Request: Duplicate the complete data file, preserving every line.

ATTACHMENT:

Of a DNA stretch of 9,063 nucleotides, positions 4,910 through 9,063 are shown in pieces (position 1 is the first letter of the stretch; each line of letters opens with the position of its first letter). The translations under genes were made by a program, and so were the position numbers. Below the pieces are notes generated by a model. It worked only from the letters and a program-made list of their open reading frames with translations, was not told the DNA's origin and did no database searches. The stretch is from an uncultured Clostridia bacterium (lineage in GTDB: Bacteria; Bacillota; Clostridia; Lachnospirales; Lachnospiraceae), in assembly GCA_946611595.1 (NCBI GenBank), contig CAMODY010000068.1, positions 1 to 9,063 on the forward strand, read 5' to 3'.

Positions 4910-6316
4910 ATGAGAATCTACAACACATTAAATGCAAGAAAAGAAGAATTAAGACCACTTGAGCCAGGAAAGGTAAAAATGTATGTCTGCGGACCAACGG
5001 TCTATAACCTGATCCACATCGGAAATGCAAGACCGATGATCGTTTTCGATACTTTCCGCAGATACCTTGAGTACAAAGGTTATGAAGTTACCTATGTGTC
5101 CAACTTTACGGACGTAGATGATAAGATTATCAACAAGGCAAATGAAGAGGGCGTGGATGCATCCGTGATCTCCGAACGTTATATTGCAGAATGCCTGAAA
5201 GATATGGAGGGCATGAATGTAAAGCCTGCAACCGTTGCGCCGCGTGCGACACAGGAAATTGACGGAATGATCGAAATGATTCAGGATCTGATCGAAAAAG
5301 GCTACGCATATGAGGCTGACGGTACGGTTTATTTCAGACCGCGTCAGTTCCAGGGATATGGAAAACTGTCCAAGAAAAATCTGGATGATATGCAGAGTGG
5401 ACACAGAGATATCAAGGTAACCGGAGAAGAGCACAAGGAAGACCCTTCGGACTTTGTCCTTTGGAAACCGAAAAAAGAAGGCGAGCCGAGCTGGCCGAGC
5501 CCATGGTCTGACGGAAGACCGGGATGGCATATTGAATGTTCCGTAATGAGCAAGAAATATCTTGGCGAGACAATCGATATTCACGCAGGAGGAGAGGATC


Of a DNA stretch of 9,063 nucleotides, positions 4,910 through 9,063 are shown in pieces (position 1 is the first letter of the stretch; each line of letters opens with the position of its first letter). The translations under genes were made by a program, and so were the position numbers. Below the pieces are notes generated by a model. It worked only from the letters and a program-made list of their open reading frames with translations, was not told the DNA's origin and did no database searches. The stretch is from an uncultured Clostridia bacterium (lineage in GTDB: Bacteria; Bacillota; Clostridia; Lachnospirales; Lachnospiraceae), in assembly GCA_946611595.1 (NCBI GenBank), contig CAMODY010000068.1, positions 1 to 9,063 on the forward strand, read 5' to 3'.

Positions 4910-6316
4910 ATGAGAATCTACAACACATTAAATGCAAGAAAAGAAGAATTAAGACCACTTGAGCCAGGAAAGGTAAAAATGTATGTCTGCGGACCAACGG
5001 TCTATAACCTGATCCACATCGGAAATGCAAGACCGATGATCGTTTTCGATACTTTCCGCAGATACCTTGAGTACAAAGGTTATGAAGTTACCTATGTGTC
5101 CAACTTTACGGACGTAGATGATAAGATTATCAACAAGGCAAATGAAGAGGGCGTGGATGCATCCGTGATCTCCGAACGTTATATTGCAGAATGCCTGAAA
5201 GATATGGAGGGCATGAATGTAAAGCCTGCAACCGTTGCGCCGCGTGCGACACAGGAAATTGACGGAATGATCGAAATGATTCAGGATCTGATCGAAAAAG
5301 GCTACGCATATGAGGCTGACGGTACGGTTTATTTCAGACCGCGTCAGTTCCAGGGATATGGAAAACTGTCCAAGAAAAATCTGGATGATATGCAGAGTGG
5401 ACACAGAGATATCAAGGTAACCGGAGAAGAGCACAAGGAAGACCCTTCGGACTTTGTCCTTTGGAAACCGAAAAAAGAAGGCGAGCCGAGCTGGCCGAGC
5501 CCATGGTCTGACGGAAGACCGGGATGGCATATTGAATGTTCCGTAATGAGCAAGAAATATCTTGGCGAGACAATCGATATTCACGCAGGAGGAGAGGATC